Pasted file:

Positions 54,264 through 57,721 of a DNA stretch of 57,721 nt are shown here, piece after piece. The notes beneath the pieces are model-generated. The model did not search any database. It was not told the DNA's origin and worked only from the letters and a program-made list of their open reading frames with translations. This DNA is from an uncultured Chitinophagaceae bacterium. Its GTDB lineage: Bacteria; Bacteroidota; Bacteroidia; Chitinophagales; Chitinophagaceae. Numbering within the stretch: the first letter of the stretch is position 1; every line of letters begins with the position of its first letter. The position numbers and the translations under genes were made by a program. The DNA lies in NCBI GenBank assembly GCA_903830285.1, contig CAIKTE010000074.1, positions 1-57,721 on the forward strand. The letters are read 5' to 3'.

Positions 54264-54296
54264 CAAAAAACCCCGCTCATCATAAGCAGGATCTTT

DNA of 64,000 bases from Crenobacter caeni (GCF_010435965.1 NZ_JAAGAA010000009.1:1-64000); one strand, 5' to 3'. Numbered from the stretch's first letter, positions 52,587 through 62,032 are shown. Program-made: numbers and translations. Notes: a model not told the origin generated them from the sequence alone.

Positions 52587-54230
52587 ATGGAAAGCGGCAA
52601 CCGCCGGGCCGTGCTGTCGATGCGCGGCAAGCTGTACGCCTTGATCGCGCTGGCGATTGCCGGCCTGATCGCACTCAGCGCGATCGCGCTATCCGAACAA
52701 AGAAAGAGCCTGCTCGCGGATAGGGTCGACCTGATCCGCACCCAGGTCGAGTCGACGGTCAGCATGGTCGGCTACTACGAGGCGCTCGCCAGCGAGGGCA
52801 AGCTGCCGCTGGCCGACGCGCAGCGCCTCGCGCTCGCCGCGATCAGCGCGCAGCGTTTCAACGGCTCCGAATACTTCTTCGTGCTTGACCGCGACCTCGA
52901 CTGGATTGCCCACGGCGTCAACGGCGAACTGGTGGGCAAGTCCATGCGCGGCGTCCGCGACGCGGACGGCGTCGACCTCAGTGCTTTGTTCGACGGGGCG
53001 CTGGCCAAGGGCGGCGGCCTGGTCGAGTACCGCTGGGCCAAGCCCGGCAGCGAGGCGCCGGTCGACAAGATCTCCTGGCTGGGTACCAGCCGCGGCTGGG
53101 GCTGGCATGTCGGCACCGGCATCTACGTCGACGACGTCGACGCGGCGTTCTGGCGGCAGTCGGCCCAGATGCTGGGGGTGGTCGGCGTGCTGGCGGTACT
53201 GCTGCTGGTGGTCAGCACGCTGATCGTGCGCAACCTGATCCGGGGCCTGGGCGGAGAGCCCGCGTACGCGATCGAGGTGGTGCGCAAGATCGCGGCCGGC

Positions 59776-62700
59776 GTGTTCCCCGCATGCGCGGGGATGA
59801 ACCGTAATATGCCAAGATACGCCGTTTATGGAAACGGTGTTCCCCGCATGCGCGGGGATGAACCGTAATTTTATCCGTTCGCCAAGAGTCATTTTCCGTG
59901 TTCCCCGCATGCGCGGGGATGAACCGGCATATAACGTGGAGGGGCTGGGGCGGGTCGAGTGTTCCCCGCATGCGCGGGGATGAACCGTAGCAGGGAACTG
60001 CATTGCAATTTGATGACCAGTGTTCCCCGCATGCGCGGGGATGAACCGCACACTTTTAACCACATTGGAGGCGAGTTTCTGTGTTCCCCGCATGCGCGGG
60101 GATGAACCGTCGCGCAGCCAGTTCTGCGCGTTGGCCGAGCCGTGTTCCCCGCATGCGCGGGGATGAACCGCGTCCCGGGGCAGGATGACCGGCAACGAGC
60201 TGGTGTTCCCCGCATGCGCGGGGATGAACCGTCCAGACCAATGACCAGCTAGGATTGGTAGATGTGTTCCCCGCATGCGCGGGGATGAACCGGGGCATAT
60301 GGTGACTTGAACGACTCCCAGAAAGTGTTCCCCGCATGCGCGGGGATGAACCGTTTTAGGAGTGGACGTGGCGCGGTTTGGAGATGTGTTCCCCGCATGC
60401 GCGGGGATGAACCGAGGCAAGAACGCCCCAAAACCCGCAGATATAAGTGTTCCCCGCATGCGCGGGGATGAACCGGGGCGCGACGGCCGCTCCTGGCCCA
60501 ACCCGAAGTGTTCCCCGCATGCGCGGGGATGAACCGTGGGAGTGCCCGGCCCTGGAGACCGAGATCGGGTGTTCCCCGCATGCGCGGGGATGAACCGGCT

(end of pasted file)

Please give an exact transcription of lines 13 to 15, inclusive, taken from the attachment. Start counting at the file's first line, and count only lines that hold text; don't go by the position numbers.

53201 GCTGCTGGTGGTCAGCACGCTGATCGTGCGCAACCTGATCCGGGGCCTGGGCGGAGAGCCCGCGTACGCGATCGAGGTGGTGCGCAAGATCGCGGCCGGC

Positions 59776-62700
59776 GTGTTCCCCGCATGCGCGGGGATGA